What does your broker really do?

What does your broker really do?
2nd May 2024 CSF Marketing

What does your broker really do?

On the odd occasion that I have been invited to a dinner party and been placed next to someone I don’t know, the conversation inevitably comes around to “ and what do you do for a living?” It is  a question I know will always come, alongside “how do you know the host” and “are you local?” as it forms part of the standard format of getting to know the person you didn’t ask to sit next to!

I am inevitably faced with declaring that I work in the finance or motor industry, both of which unfairly have the reputation of being a conversation killer at social gatherings. If I suggested I work in motorsport (which we consistently do)  the direction of the conversation would, without doubt, invite far more interest and often the reaction of “oh, I love motorsport, is it Formula 1?”

Even after so long in the industry, it is a question I find myself having to navigate carefully to portray the real value of what our business is and what the team does. The use of the word broker or intermediary for car finance doesn’t inspire much interest and is a very shallow description of the work we actually do. In an attempt to at least gain a puzzled frown, I often suggest that “I lend money to rich people!” This delivery usually buys me at least a few seconds to gauge their reaction and weigh up the interest of their engagement. If I then add “to raise capital for high value assets such as classic and supercars and even race cars” I have generally got a conversation that will see me through to a second helping of dessert.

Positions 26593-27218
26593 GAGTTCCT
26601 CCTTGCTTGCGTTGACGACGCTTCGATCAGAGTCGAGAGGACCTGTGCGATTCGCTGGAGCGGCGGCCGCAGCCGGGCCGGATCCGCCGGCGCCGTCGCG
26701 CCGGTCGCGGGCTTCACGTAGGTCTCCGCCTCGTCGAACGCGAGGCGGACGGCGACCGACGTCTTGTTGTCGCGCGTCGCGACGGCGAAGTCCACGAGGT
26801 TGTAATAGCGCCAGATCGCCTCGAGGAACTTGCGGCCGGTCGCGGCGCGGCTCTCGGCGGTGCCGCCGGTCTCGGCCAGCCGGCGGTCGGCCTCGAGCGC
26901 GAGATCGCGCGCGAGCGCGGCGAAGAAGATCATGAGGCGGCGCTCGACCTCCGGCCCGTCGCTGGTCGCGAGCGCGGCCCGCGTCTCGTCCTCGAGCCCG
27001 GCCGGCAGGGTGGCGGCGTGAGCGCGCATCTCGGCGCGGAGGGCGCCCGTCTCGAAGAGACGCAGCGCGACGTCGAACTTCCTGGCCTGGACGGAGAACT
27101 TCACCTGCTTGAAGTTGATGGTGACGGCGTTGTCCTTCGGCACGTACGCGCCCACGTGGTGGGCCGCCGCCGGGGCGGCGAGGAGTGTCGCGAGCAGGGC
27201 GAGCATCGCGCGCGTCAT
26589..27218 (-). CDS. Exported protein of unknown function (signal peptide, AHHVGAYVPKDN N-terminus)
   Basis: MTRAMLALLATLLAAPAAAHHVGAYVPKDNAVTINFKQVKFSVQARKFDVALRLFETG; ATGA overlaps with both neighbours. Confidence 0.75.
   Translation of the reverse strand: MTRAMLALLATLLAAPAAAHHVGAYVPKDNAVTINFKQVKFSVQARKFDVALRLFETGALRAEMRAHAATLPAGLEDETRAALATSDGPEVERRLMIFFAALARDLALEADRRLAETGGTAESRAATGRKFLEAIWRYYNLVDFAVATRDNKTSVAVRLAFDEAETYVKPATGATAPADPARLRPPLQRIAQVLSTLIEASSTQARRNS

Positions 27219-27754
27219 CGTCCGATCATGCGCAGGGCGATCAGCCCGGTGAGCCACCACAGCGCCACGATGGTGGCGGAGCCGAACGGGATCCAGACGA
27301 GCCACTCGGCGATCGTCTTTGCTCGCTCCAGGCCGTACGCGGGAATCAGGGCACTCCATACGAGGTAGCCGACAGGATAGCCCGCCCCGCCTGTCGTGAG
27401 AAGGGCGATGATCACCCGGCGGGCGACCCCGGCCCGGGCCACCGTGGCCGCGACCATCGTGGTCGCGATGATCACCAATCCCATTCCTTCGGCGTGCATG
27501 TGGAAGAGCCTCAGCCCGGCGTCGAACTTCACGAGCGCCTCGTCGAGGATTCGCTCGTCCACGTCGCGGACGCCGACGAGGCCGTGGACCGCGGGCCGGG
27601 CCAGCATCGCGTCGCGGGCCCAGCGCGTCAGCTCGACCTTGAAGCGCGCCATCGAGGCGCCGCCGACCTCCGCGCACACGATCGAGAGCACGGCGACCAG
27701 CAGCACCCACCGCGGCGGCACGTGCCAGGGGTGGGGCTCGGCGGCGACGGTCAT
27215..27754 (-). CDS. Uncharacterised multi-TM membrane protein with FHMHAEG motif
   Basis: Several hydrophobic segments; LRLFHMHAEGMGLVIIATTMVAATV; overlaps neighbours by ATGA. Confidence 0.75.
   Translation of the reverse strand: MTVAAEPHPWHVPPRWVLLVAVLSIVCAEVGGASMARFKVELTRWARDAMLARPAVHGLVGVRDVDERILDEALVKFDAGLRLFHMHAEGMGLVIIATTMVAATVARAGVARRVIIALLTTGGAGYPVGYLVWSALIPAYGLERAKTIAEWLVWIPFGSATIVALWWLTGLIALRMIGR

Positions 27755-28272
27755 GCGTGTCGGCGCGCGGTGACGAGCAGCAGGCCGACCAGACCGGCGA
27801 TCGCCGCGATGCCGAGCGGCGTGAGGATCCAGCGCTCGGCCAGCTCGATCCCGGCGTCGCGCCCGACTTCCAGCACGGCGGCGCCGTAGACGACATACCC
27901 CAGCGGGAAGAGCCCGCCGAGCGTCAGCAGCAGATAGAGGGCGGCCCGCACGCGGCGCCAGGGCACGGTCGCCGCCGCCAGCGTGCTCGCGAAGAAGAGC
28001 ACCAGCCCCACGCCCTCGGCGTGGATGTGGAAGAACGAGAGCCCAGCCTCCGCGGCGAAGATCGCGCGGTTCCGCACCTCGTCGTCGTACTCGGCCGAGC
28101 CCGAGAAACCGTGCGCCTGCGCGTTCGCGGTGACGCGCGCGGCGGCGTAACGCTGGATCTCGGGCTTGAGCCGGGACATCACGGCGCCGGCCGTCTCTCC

It is such a valid question though and often makes me look inwardly at what our business is and actually does well. We could just be a Finance Broker or Finance Intermediary like so many others in our sector who try to match a customer to a lender as quickly as possible to get to the commission. But we don’t, it is in fact a great deal more complex than that.

The key elements as I see them –

What is a broker / intermediary?

In essence, a broker is reselling the product of a supplier and being paid an element of the margin, acting essentially as the suppliers outsourced sales force. In the motor finance sector, the broker has established relationships with a variety of lenders to accommodate the requirements they may be asked to fulfil by their customer. The lender has issued a working criteria and cost of their funds.

Why do brokers exist in any business sector?

A broker exists as they can often deliver a specialism in a particular market, whether car finance, mortgages, IT equipment and so on. There are brokers in all areas of commerce, even a food supermarket is a form of broker in that they offer a variety of different produce, but all in one place.

Is the dealer finance option better?

Sometimes a dealer proposition can be better, however, the dealer is heavily financially motivated to ‘sell’ you their own branded funding product. Through inexperience, the tendency is to focus on selling you a cheap monthly payment without highlighting the real loan structure and crucial overall cost of your finance. After all, once they have sold the car the finance responsibility becomes yours and as with many new and nearly new cars, your finance product may be in serious competition with depreciation. Most dealer interest rates run higher than other areas of the market but get hidden by the attractive monthly payment.

When does using a broker become a better option?